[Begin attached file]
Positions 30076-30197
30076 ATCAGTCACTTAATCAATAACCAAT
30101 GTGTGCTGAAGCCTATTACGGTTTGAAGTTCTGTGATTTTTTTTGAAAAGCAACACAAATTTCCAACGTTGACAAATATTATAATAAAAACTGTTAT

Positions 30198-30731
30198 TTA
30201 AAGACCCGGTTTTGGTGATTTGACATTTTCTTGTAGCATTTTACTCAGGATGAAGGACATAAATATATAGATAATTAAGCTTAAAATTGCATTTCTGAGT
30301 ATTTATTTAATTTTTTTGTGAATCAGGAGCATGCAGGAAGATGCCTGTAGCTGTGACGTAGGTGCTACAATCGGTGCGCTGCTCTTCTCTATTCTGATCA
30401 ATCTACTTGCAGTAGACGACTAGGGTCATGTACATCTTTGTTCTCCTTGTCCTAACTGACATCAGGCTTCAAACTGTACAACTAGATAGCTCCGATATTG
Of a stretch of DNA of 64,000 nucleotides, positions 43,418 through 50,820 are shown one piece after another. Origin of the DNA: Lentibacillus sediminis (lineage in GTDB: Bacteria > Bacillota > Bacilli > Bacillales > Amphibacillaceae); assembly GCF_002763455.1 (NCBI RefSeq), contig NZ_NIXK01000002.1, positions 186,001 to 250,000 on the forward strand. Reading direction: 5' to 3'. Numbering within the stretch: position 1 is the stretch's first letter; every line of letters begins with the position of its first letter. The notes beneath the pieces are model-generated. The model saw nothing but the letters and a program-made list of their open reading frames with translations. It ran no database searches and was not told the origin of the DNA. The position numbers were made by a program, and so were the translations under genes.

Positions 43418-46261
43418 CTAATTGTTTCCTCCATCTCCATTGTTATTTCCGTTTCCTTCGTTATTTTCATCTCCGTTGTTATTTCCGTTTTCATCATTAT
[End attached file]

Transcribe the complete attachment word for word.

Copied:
Positions 30076-30197
30076 ATCAGTCACTTAATCAATAACCAAT
30101 GTGTGCTGAAGCCTATTACGGTTTGAAGTTCTGTGATTTTTTTTGAAAAGCAACACAAATTTCCAACGTTGACAAATATTATAATAAAAACTGTTAT

Positions 30198-30731
30198 TTA
30201 AAGACCCGGTTTTGGTGATTTGACATTTTCTTGTAGCATTTTACTCAGGATGAAGGACATAAATATATAGATAATTAAGCTTAAAATTGCATTTCTGAGT
30301 ATTTATTTAATTTTTTTGTGAATCAGGAGCATGCAGGAAGATGCCTGTAGCTGTGACGTAGGTGCTACAATCGGTGCGCTGCTCTTCTCTATTCTGATCA
30401 ATCTACTTGCAGTAGACGACTAGGGTCATGTACATCTTTGTTCTCCTTGTCCTAACTGACATCAGGCTTCAAACTGTACAACTAGATAGCTCCGATATTG
Of a stretch of DNA of 64,000 nucleotides, positions 43,418 through 50,820 are shown one piece after another. Origin of the DNA: Lentibacillus sediminis (lineage in GTDB: Bacteria > Bacillota > Bacilli > Bacillales > Amphibacillaceae); assembly GCF_002763455.1 (NCBI RefSeq), contig NZ_NIXK01000002.1, positions 186,001 to 250,000 on the forward strand. Reading direction: 5' to 3'. Numbering within the stretch: position 1 is the stretch's first letter; every line of letters begins with the position of its first letter. The notes beneath the pieces are model-generated. The model saw nothing but the letters and a program-made list of their open reading frames with translations. It ran no database searches and was not told the origin of the DNA. The position numbers were made by a program, and so were the translations under genes.

Positions 43418-46261
43418 CTAATTGTTTCCTCCATCTCCATTGTTATTTCCGTTTCCTTCGTTATTTTCATCTCCGTTGTTATTTCCGTTTTCATCATTAT